Finally, the WHI data offers the opportunity to examine the income variable over time to see if the fluctuations in the happiness scores, observed in Figure 1 (above), are caused by economic factors during the lighter or heavier sanction periods, which I essentially consider the pre- and peri-Donald Trump presidency. Figure 3 shows no discernible differences over the last 15 years.
Iran ranks 118 out of 153 countries on the UN’s 2020 World Happiness Index (WHI), thus slightly above the lowest quintile—the least happy. The index is largely based on representative random samples of the Gallop World Poll—around 1,000 observations per country—that reflect the respondents’ subjective answers to a set of questions. While the economic dimension is part of the overall individual self-assessed wellbeing, other factors seem to have a disproportionately greater negative impact on the Iranians’ sense of happiness at any point in time. Though undoubtedly, better economic times infuse optimism, an explanation for the malaise can be found in other dimensions of wellbeing, such as perceptions of widespread public and private corruption, dearth of social support in times of need, and a crowding out of negative effects of worry, anger and fear over the positive effects of laughter and enjoyment. Above all, the high negative response to ‘freedom to make life choices’ implies people’s sense of powerlessness to improve their lives.
Over the 2005-2019 period, Iran’s fluctuations in the overall happiness scores (Figure 1) have not mirrored the trend of the income score (Figure 3). The latter has remained flat during the lighter post-Iran nuclear agreement sanctions period, even with yearly GDP growth in the 6-7 percent range, and under Trump’s “maximum pressure” campaign, when the rates turned negative.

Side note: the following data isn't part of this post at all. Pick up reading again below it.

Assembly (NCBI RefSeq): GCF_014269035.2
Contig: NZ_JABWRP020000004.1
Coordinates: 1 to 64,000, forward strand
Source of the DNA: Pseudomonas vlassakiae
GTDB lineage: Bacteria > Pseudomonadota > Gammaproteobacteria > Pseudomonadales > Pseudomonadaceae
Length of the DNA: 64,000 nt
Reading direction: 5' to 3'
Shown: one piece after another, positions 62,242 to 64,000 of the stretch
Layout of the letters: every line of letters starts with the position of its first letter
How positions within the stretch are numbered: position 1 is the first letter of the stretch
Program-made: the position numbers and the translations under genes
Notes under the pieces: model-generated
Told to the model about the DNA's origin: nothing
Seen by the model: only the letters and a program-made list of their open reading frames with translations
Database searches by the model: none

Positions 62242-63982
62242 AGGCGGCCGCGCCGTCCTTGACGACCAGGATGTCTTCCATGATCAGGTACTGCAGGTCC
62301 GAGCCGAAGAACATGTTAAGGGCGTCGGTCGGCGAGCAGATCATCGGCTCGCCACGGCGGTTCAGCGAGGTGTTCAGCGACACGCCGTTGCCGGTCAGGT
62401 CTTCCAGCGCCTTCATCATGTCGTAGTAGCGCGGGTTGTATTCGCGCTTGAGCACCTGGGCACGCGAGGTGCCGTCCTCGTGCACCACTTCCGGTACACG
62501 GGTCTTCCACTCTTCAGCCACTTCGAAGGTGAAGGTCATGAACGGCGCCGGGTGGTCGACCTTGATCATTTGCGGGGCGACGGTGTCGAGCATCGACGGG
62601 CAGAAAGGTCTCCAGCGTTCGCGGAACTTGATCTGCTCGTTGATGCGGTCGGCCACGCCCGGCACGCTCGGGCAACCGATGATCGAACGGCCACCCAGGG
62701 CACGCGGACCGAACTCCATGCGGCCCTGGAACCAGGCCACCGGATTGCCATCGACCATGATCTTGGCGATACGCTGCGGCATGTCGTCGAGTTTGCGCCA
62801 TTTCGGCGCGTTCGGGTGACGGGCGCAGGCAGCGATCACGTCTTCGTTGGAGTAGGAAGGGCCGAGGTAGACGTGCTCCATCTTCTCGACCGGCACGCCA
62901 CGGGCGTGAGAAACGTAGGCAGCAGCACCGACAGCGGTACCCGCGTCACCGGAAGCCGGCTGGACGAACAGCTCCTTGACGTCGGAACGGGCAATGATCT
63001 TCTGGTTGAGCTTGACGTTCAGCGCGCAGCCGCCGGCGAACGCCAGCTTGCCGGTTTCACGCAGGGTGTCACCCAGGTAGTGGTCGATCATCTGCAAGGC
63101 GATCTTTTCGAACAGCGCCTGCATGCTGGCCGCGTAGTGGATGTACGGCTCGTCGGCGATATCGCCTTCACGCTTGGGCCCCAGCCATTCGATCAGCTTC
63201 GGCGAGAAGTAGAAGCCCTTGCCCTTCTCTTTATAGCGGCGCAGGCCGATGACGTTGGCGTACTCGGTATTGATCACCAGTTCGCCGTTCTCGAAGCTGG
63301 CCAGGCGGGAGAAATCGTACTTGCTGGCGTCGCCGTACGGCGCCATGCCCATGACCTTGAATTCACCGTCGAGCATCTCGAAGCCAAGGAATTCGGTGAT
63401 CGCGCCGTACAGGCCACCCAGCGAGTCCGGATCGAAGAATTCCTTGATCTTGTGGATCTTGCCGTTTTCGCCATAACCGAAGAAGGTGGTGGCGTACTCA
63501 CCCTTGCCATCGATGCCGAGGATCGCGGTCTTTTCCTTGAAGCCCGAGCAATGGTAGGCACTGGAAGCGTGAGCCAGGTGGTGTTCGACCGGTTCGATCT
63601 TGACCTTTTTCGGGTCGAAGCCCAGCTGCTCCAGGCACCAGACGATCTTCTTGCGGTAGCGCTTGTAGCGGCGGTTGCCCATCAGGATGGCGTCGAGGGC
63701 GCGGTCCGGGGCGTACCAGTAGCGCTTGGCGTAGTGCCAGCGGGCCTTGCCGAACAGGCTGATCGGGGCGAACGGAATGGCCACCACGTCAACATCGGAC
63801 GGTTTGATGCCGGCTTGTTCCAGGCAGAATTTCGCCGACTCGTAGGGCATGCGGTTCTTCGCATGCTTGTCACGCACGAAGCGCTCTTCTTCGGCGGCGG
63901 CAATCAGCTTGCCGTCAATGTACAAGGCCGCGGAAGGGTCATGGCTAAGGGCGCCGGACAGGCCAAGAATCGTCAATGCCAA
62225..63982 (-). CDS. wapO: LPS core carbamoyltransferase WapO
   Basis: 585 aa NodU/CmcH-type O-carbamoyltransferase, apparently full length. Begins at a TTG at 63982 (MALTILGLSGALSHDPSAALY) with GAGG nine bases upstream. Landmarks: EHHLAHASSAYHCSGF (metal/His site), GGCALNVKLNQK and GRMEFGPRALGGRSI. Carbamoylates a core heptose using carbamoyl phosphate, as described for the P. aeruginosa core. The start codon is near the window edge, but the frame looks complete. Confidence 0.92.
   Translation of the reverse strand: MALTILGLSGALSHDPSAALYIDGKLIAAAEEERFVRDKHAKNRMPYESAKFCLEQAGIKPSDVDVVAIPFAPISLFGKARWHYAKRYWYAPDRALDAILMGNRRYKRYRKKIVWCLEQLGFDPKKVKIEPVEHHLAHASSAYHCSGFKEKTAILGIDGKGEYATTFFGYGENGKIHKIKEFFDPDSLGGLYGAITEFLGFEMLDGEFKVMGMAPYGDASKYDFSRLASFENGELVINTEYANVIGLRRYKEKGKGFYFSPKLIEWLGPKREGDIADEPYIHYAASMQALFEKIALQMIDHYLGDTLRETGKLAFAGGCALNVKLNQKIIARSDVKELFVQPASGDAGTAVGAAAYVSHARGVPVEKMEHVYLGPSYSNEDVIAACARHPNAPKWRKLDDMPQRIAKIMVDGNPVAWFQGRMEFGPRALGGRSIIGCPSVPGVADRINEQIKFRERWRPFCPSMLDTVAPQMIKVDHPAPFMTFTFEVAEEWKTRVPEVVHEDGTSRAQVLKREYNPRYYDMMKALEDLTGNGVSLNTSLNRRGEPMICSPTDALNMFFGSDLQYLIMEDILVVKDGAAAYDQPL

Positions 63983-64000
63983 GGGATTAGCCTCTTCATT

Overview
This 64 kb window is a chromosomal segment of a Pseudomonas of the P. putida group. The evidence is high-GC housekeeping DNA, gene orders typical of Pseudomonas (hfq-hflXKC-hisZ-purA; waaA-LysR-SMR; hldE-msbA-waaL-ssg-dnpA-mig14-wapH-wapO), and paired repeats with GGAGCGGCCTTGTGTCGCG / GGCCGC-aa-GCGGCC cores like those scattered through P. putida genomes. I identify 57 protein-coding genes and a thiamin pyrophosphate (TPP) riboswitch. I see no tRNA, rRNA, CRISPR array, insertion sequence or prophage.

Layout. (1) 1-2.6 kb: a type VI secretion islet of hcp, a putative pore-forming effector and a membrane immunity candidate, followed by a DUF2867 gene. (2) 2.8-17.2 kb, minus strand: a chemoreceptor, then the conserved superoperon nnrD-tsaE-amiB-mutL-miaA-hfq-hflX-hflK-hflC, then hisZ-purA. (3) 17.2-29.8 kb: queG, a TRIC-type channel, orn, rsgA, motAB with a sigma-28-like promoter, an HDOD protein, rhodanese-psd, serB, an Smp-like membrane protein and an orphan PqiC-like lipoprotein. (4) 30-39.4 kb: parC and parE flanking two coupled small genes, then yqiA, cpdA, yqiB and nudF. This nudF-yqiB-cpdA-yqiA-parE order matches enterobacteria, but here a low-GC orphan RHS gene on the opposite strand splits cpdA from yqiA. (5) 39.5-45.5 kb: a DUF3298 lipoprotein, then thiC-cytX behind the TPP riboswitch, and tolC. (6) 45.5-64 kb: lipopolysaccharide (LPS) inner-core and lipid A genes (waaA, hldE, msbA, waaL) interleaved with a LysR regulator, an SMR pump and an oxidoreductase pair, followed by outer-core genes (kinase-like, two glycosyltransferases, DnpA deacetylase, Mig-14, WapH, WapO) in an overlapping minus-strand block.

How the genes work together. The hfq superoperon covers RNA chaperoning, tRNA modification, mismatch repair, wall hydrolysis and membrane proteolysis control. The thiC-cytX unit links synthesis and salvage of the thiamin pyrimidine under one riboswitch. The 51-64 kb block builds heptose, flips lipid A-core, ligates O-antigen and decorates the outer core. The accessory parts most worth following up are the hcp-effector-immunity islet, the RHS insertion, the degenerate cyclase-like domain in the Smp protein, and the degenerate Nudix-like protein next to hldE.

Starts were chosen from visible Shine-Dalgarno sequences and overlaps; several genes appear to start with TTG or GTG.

President Trump has said that “regime change” is not his objective. But, his administration has hoped that the “maximum pressure” strategy would foment enough discontent for people to rise up. The evidence from the WHRs suggests that, counterintuitively, the non-monetary dimensions of wellbeing, as explained above, which result from a host of domestic internal policies, impact far more negatively the self-assessment of Iranian respondents than does the income criterion. It could be that they magnify the feelings of helplessness that results from economic pressures on people’s lives, which they in part blame on sanctions.
Nadereh Chamlou is an international development advisor and former senior advisor to the Chief Economist of the Middle East and North Africa Region at of the World Bank, where she spent more than three decades in technical, coordination, managerial, and advisory positions. Follow her on Twitter: @nchamlou.
i GDP per capita (variable name gdp) in purchasing power parity (PPP) at constant 2011 international dollar prices (from the November 28, 2019 update of the World Bank’s World Development Indicators (WDI). Adjusted by household Gini as self-reported in local currency or presented with a set of ranges in local currency and are asked which group they fall into. Also, use of GINI index from the World Bank’s World Development Indicators.
ii Data are extracted from the World Health Organization’s (WHO) Global Health Observatory data repository.
iii Only 35 percent of Korean respondents donated and 21 percent volunteered; only 18 percent of Turkish respondents donated and 9 percent volunteered; and only 23 percent of Vietnamese respondents donated and 13 percent volunteered, respectively.